Details stages of commissioning, and key questions to ask at each stage http://participation.southeastcsu.nhs.uk/wp-content/uploads/2015/01/Commissioning-to-support-self-management.pdf
Putting it into practice: building knowledge, skills and confidence
When health care is designed to support self-management, people with long-term health conditions and their carers play a more active role in managing their own health. This can mean making difficult lifestyle changes. To do this, they need the knowledge, skills and confidence to manage not only their long-term health conditions but also the practical and emotional impact it has on their lives. When this happens, people enjoy life more, have less pain, have improved clinical outcomes and use health care services less.
People with long-term health conditions can be given information to increase their knowledge, but that is often needed together with other forms of support to influence behaviour changes such as taking exercise or practising relaxation techniques. Some conditions require people to have technical skills, for example self-administering medication. Self-efficacy refers to people’s beliefs about their confidence and control over their own actions, which might include trying to find further support. All of these qualities can be important for people at different times. Figure 4 shows the strengths of different types of support in relation to the impact on behaviour change, access to information, technical skills and self-efficacy.
Common forms of self-management support
- Generic structured education courses: these focus on the common experiences of people with any long-term health condition and carers, such as working with health care professionals, coping with pain and managing fatigue. Examples include the Stanford Model, known as the Expert Patient Programme (EPP), and the Patient Skills Programme from the Health Foundation. These can be helpful in encouraging behaviour change.Example: Patient Skills Programme http://personcentredcare.health.org.uk/resources/patient-skills-programme
- Condition-specific structured education courses: these cover specific skills and knowledge needed to manage different conditions. Examples include the DAFNE (Dose Adjusted For Normal Eating) or DESMOND (Diabetes Education and Self-Management for Ongoing and Newly Diagnosed) courses for people with diabetes. These can be helpful in encouraging behaviour change and technical skills.Example: International Diabetes Federation Peer Leader Manual http://personcentredcare.health.org.uk/resources/peer-leader-manual
- One-to-one coaching: provided face-to-face, over the phone or via Skype, this uses reflective listening and motivational interviewing to support individuals with making changes through goal setting. This form of support focuses on improving self-efficacy and behaviour change. Example: Health Coaching by Medical Assistants to Improve Control of Diabetes, Hypertension, and Hyperlipidemia in Low-Income Patients: A Randomized Controlled Trial http://personcentredcare.health.org.uk/resources/health-coaching-medical-assistants-improve-control-of-diabetes-hypertension-and
- Websites: offering specific programmes or forums to help people understand their condition, access information or learn techniques like relaxation. The focus for this form of support is providing information.Example: The Pain Toolkit http://personcentredcare.health.org.uk/resources/pain-toolkit
- Recovery colleges: focusing on support for people with mental health conditions, these consist of a range of one-off workshops and longer courses, covering understanding of specific mental health conditions, the recovery model, or general skills such as mindfulness. Like the group courses detailed above, these focus on self-efficacy and behaviour change.Example: Briefing: Recovery colleges http://personcentredcare.health.org.uk/resources/briefing-recovery-colleges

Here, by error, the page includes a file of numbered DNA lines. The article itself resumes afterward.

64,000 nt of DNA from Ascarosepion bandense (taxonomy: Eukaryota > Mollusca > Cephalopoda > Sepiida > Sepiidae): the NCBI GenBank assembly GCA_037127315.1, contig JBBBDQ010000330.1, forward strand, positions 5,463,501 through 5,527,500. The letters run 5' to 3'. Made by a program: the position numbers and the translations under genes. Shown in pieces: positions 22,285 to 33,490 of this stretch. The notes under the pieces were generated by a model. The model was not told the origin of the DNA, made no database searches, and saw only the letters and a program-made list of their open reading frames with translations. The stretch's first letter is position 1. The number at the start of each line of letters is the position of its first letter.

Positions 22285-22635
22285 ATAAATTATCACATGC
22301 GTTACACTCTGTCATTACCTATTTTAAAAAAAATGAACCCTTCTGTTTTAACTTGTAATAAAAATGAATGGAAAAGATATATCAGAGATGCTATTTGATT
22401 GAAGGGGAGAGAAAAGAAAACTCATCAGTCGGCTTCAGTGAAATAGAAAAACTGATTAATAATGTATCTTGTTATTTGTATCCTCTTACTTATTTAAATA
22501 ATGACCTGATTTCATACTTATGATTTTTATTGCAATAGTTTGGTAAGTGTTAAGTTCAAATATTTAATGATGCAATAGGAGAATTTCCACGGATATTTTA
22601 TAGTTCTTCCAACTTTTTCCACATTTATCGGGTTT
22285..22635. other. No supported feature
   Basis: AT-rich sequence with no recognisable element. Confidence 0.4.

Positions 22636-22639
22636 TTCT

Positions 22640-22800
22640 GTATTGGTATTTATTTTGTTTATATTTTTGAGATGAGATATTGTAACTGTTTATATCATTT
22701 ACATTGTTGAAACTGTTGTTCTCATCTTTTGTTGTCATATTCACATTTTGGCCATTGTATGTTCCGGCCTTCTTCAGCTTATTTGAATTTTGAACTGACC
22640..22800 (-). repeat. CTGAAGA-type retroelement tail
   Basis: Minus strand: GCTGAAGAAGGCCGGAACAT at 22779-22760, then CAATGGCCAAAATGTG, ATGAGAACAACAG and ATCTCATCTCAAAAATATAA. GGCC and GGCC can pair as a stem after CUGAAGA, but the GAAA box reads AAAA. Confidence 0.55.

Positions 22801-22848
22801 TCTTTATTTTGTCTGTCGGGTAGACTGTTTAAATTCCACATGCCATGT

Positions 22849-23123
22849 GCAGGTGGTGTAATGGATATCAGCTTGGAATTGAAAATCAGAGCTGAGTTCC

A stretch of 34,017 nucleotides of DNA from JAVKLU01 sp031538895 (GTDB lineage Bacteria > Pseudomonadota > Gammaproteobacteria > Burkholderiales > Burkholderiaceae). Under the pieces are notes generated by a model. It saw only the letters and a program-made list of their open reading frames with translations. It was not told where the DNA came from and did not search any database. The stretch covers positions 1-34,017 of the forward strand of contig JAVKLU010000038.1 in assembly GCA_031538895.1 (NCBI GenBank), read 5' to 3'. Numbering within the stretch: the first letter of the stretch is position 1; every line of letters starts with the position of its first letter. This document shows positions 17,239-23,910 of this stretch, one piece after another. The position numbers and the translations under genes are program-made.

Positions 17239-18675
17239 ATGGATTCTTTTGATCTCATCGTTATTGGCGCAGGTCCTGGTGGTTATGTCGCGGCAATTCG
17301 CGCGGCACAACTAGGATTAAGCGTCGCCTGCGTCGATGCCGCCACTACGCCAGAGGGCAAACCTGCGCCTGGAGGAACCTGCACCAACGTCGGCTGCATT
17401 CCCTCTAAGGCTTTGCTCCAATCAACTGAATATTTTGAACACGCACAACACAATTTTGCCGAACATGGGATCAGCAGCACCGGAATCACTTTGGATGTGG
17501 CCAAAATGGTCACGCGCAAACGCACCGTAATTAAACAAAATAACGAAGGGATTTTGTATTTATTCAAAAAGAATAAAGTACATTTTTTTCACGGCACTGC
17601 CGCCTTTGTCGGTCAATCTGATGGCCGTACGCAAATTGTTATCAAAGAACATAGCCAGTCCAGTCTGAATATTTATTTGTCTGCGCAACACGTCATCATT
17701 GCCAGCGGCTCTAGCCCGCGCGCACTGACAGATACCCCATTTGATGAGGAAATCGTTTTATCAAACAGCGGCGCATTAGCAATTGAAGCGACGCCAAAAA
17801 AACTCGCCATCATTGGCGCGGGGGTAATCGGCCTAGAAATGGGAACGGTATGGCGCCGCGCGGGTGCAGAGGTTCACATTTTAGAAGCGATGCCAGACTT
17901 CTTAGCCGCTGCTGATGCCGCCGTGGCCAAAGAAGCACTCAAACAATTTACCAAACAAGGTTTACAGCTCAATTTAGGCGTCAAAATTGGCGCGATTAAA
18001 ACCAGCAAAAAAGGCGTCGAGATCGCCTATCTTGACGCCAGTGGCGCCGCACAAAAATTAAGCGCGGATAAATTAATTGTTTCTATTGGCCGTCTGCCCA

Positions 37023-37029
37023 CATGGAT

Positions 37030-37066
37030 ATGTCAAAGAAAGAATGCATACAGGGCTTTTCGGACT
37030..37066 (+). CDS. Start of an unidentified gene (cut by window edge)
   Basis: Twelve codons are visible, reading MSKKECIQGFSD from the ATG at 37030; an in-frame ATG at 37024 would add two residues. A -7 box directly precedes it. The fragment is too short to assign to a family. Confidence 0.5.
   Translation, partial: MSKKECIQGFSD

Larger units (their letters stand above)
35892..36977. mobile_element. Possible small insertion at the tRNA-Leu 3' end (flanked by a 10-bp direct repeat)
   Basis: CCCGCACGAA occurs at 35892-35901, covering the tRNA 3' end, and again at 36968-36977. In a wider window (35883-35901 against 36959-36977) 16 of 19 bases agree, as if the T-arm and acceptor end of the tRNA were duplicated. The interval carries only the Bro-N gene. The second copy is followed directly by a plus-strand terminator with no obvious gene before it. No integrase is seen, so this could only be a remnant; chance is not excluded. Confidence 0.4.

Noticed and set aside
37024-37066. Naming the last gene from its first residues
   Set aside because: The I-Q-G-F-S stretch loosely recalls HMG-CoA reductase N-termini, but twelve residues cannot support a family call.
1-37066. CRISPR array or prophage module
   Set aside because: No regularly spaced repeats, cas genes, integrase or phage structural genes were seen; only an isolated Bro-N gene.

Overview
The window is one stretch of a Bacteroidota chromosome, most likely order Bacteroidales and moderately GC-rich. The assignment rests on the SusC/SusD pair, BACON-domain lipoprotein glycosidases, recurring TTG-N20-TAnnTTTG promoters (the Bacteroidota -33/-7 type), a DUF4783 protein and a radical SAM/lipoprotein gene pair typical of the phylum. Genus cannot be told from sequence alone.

Well-commissioned self-management support programmes for local people provide a range or combination of options that are appropriate to people’s needs and preferences, so people can choose what is best for them. In addition, support must be easily accessible – such as holding courses in the evening in non-health-related community venues.
Many people with a long-term health condition can benefit from different forms of self-management support. Some specific examples are given below.
- People with low confidence or self-esteem can benefit from the process of coaching or courses.
- People with mental health conditions can benefit from recovery colleges.
- Men of working age can benefit from activity based groups and one-to-one education.
- Carers can benefit from courses where they meet other carers and can manage the impact of their caring duties.
- Young people can benefit from accessing online support.
- People from different ethnic backgrounds may benefit from culturally led support.
It is important to be aware that the groups highlighted above are often among those least likely to know about available support. Therefore, comprehensive recruitment strategies would include raising awareness among professionals, voluntary groups, local community, housing or social groups.
Much of this support might be provided outside of a traditional consultation between a health care professional and someone with a long-term health condition. However, all of these types of support are strengthened when backed up by professionals using skills such as motivational interviewing, goal setting and problem solving in consultations.
Facilitators and coaches for self-management can be people with long-term health conditions and health care professionals or other trained individuals. Courses with a strong clinical focus may be co-delivered with a health care professional.
Markers for quality, detailed in national guidelines, include the training and supervision of people providing courses and coaching, evidence-based content, outcome audits and provision of supporting material. These must include outcomes for participants and operational effectiveness.